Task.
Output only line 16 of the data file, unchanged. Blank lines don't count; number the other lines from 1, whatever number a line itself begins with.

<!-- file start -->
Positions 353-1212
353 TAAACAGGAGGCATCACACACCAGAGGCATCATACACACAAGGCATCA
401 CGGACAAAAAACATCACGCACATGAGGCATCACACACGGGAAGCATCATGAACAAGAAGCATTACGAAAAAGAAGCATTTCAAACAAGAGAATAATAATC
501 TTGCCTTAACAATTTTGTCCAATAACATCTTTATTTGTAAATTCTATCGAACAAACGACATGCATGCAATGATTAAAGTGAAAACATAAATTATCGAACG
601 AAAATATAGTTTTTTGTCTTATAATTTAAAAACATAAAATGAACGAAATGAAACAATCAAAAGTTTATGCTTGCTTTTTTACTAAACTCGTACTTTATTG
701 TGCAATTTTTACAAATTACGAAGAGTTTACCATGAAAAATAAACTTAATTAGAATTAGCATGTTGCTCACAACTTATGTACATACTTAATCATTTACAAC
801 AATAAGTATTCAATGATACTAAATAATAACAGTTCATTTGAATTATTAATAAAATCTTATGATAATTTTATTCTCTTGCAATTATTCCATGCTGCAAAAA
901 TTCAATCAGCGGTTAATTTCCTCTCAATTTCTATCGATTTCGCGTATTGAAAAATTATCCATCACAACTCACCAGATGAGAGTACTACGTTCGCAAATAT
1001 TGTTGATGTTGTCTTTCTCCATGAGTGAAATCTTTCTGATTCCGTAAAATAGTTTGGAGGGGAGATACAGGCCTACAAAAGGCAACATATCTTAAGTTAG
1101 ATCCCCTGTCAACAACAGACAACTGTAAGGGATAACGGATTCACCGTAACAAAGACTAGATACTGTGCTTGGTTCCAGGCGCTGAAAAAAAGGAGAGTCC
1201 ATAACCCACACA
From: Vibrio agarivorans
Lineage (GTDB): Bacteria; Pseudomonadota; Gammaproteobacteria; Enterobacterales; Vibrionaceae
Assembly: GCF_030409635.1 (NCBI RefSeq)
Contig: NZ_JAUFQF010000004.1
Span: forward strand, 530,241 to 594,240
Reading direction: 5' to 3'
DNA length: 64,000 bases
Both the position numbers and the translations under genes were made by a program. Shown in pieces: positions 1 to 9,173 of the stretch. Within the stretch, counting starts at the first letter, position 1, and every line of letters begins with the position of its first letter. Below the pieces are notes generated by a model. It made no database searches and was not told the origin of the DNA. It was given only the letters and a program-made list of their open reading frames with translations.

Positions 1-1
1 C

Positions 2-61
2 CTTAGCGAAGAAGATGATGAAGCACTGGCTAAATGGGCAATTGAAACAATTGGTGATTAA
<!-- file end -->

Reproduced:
Span: forward strand, 530,241 to 594,240